The Rush: America's Fevered Quest for Fortune, 1848-1853

The Rush: America's Fevered Quest for Fortune, 1848-1853

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by Edward Dolnick
     
 

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A riveting portrait of the Gold Rush, by the award-winning author of Down the Great Unknown and The Forger's Spell.

In the spring of 1848, rumors began to spread that gold had been discovered in a remote spot in the Sacramento Valley. A year later, newspaper headlines declared "Gold Fever!" as hundreds of thousands of men and women borrowed money, quit

Overview

A riveting portrait of the Gold Rush, by the award-winning author of Down the Great Unknown and The Forger's Spell.

In the spring of 1848, rumors began to spread that gold had been discovered in a remote spot in the Sacramento Valley. A year later, newspaper headlines declared "Gold Fever!" as hundreds of thousands of men and women borrowed money, quit their jobs, and allowed themselves- for the first time ever-to imagine a future of ease and splendor. In THE RUSH, Edward Dolnick brilliantly recounts their treacherous westward journeys by wagon and on foot, and takes us to the frenzied gold fields and the rowdy cities that sprang from nothing to jam-packed chaos. With an enthralling cast of characters and scenes of unimaginable wealth and desperate ruin, THE RUSH is a fascinating-and rollicking-account of the greatest treasure hunt the world has ever seen.

Editorial Reviews

The New York Times Book Review - Walter R. Borneman
…Dolnick skillfully peppers his account with dozens of first-person quotations and experiences, though his focus is on the hopes, journeys and realities of five varied but engaging individuals…"Here was a society," Dolnick writes of life in the mining camps, "that was cosmopolitan, rowdy, violent, brand-new, thrilled with itself when it was not horrified, exploding in size, knee-deep in wealth, with no entrenched leadership class but instead a churning, changing hierarchy based on fortunes newly made and newly lost." Such words resound as an articulate reprise of the historian Rodman W. Paul's landmark Mining Frontiers of the Far West, 1848-1880, but Dolnick has also succeeded admirably in putting a decidedly personal face on these general characteristics and in the process he has produced a highly readable and graphic account of an episode that changed America.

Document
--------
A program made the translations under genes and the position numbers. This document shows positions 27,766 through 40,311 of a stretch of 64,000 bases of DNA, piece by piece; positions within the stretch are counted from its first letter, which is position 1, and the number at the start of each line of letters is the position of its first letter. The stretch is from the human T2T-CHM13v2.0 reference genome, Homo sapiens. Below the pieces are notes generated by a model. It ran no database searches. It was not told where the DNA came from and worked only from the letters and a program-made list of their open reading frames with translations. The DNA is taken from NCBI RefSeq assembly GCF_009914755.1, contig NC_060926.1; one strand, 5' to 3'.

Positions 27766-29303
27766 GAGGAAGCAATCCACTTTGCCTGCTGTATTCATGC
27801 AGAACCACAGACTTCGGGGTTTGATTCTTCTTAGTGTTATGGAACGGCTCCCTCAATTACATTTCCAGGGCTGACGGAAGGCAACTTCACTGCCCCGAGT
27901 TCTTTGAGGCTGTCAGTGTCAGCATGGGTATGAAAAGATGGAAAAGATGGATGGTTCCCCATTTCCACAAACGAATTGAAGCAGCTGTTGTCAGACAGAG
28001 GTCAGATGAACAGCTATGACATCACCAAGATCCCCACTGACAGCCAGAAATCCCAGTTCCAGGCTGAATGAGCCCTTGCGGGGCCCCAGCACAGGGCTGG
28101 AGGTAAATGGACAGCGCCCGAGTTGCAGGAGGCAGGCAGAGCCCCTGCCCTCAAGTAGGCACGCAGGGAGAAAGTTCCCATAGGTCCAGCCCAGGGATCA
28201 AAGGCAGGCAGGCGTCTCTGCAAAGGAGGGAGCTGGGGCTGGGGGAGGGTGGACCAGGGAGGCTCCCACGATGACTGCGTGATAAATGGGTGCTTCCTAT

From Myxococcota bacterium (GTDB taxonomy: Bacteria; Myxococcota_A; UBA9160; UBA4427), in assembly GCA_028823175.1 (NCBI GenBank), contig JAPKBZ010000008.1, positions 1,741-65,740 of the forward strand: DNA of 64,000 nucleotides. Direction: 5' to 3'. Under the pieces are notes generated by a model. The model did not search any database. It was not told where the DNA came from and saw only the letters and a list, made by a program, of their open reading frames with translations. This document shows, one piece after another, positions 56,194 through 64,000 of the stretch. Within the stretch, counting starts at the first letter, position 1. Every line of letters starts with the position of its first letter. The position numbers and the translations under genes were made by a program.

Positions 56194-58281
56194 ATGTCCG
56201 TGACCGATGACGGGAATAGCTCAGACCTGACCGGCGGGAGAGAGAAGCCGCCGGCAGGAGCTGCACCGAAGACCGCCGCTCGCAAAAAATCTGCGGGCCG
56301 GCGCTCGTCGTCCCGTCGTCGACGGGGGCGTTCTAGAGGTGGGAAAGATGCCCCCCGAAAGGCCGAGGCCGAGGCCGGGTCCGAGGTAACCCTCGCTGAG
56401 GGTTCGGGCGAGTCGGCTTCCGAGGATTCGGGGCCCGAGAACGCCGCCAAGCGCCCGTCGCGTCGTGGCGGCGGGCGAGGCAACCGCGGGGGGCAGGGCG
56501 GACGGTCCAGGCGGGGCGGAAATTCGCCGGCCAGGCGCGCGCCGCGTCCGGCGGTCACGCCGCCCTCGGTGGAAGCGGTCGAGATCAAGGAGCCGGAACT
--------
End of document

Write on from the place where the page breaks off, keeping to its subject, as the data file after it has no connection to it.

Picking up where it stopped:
Publishers Weekly
05/26/2014
This headlong narrative from former Boston Globe science writer Dolnick (The Clockwork Universe) covers the tumultuous years from the discovery of gold in California to the gold bubble’s burst. Dubbed “a new history of the gold rush,” it’s new in its color and descriptive riches, all enlivened by the author’s prose. However, it doesn’t break any new ground, offer new explanations for the action-filled scenes Dolnick portrays, or change our view of the mad scramble for riches in California’s rivers. Dolnick tapped into the diaries and memoirs of men and women of the era to bring brilliantly alive the experiences of so many thousands (1% of the U.S. population) who left the East Coast, Europe, and even Asia in the search for freedom (often found, if only briefly) and wealth (mostly never found). He also emphasizes the great irony that many of those who grew rich during the gold rush did so not from the panned gold but from provisioning the miners and camp followers with their necessities. Dolnick’s compulsively readable story is one that’s rarely been told better. (Aug.)
From the Publisher
PRAISE FOR THE FORGER'S SPELL:
"A gripping historical narrative...Dolnick, a veteran science writer, knows his way around a canvas...The Forger's Spell has raised provocative questions about the nature of art and the psychology of deception."—Washington Post Book World"

Dolnick brilliantly re-creates the circumstances that made possible one of the most audacious frauds of the 20th century. And in doing so Dolnick plumbs the nature of fraud itself...an incomparable page turner."—Boston Globe"

[Dolnick] tells his story engagingly and with a light touch. He has a novelist's talent for characterization, and he raises fascinating questions."—New York Times Book Review"

The Forger's Spell is an excellent read, a swift and astute narrative written from many complex perspectives to great effect."—Chicago Sun-Times"

Pacing and prose as gripping as those of the best mystery novelist...The Forger's Spell is simply spellbinding."—Philadelphia Inquirer"

An engaging and highly amusing account of a clever craftsman. . . . On all those levels this is a delightful foray into art history and psychology"—St. Louis Post-Dispatch

Philadelphia Inquirer
"Pacing and prose as gripping as those of the best mystery novelist...The Forger's Spell is simply spellbinding."
Chicago Sun-Times